$10,000 on the table, I asked, "Mike, how would you like that check for $10,000 filled out payable to your order?"
"Would Mike Kelly like $10,000? I should, smile."
"But that's not all, Mike. Here's a three years' contract, and I'm authorized to let you fill in the amount of salary yourself."
His face blanched. "What does this mean? Does it mean that I'm to join the League? Quit the Brotherhood? Go back on the boys."
"That's just what it means. It means that you go to Boston to-night."
"Well," said he, "I must have time to think about this."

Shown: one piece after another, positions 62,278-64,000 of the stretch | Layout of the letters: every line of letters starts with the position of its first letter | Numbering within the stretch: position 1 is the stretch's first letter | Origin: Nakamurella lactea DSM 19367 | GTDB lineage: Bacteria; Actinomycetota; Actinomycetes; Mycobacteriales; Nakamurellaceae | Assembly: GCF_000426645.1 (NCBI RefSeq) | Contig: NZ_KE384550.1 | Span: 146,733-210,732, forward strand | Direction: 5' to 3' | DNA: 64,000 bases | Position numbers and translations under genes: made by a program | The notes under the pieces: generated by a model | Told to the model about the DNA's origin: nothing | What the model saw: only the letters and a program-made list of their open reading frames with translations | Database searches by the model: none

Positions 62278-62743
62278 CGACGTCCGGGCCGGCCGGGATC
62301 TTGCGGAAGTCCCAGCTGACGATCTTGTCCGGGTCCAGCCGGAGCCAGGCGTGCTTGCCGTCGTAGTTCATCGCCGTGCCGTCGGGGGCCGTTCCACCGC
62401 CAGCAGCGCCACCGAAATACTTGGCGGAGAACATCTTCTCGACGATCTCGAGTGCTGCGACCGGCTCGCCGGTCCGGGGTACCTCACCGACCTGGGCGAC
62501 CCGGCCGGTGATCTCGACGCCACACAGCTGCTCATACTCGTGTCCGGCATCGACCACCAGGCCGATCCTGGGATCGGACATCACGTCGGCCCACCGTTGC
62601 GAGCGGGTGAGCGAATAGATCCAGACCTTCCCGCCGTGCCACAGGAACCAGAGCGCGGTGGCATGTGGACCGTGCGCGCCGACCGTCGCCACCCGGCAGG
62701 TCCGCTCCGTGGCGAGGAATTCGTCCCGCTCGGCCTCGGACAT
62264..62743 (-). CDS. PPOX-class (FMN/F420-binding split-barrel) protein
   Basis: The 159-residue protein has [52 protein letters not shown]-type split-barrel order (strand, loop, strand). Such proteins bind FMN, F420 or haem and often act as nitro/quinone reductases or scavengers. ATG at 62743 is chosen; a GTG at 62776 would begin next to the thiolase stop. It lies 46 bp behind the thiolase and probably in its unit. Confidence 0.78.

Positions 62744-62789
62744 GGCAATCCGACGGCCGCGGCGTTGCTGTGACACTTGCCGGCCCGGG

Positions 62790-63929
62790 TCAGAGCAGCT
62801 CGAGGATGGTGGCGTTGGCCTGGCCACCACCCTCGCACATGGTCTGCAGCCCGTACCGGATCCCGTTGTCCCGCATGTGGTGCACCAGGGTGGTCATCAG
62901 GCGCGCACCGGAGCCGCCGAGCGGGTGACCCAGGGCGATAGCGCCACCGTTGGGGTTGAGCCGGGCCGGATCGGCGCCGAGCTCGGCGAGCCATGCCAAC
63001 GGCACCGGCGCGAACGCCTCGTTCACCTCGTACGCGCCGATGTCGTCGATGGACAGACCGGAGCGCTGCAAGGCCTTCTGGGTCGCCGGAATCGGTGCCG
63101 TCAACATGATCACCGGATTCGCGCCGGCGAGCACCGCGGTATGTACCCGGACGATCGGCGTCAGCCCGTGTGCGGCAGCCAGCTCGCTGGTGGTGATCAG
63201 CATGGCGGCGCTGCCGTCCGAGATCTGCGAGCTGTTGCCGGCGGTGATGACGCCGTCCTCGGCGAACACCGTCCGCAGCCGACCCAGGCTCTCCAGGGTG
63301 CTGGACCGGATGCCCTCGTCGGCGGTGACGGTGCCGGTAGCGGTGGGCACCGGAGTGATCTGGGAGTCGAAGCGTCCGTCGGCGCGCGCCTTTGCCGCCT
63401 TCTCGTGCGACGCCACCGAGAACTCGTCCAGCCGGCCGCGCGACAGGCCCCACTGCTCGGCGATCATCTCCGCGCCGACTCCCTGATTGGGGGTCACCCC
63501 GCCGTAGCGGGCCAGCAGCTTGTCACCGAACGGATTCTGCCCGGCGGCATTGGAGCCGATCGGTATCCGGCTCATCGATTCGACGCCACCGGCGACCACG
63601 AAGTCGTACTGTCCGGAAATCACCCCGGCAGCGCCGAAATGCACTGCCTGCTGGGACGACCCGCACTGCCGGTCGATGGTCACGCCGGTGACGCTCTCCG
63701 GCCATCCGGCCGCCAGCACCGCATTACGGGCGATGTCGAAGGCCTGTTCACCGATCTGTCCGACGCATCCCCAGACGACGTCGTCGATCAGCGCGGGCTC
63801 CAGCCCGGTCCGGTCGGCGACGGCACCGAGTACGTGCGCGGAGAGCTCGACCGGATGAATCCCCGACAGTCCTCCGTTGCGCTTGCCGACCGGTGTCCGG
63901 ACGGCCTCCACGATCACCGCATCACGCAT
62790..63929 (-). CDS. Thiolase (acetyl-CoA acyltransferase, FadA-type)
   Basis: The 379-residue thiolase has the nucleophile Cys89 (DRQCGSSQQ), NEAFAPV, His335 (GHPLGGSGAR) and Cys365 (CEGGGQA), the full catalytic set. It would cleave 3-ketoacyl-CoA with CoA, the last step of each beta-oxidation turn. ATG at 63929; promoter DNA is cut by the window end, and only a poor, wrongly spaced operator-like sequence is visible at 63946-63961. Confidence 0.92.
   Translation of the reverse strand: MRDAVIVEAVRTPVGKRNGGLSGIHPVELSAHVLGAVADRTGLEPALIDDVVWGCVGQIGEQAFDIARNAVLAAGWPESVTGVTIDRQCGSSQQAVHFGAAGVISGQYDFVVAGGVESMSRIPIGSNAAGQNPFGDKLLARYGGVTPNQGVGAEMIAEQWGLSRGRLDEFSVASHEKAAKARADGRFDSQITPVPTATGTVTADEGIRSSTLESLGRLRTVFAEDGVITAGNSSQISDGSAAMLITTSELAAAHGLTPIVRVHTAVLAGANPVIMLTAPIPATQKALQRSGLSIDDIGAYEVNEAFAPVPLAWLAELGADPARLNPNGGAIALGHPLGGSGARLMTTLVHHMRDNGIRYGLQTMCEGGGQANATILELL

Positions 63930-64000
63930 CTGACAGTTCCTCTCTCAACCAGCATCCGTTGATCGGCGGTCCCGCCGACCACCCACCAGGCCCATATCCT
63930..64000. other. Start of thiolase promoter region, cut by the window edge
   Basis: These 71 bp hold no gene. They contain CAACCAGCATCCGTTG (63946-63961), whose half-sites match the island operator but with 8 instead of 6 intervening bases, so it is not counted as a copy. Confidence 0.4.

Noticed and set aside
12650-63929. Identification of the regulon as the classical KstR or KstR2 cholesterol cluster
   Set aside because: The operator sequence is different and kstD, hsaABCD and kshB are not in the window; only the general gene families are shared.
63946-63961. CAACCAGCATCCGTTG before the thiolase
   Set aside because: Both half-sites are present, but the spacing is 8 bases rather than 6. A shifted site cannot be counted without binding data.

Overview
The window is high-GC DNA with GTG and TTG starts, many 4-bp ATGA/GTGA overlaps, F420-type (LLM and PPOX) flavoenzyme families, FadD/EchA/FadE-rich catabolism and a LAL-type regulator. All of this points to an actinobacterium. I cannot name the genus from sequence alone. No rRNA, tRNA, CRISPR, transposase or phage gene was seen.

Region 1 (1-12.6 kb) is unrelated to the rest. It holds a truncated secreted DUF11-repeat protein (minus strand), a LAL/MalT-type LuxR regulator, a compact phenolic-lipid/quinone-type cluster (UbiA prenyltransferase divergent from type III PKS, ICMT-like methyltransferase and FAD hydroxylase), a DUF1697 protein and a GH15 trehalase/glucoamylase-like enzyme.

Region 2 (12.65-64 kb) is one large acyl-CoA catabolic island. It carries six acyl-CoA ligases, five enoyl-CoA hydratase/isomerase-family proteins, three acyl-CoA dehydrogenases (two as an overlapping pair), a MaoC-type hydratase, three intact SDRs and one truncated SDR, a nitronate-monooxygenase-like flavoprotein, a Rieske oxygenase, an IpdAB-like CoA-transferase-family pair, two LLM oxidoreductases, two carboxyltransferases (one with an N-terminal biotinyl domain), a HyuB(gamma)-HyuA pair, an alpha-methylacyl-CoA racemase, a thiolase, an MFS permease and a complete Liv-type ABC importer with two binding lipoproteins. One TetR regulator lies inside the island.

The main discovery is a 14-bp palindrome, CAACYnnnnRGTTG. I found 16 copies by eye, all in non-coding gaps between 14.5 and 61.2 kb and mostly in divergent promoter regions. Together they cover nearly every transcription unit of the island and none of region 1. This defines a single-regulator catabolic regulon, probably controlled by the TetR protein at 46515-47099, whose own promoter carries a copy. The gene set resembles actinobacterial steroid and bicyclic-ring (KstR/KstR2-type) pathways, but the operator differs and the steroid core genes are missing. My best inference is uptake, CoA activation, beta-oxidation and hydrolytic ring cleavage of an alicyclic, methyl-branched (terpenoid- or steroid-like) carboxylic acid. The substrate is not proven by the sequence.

"There is mighty little time, Mike. If you don't want the money, somebody else will get it. When can you let me know?"
"In an hour and a half," he answered.
"What are you going to do, meanwhile? Consult a lawyer?"
"Lawyer? Naw; you're good enough lawyer for me," and, saying that he would be back in an hour and a half, he left the room.
At the appointed time I was awaiting him—and he came, true to appointment. I didn't see much of encouragement in his face. His jaw was set, and there was a bright sparkle to his eye that somehow seemed to augur ill for the success of my mission.
"Well, Mike, where have you been?" I asked.
"I've been taking a walk," he answered. "I went 'way up town and back."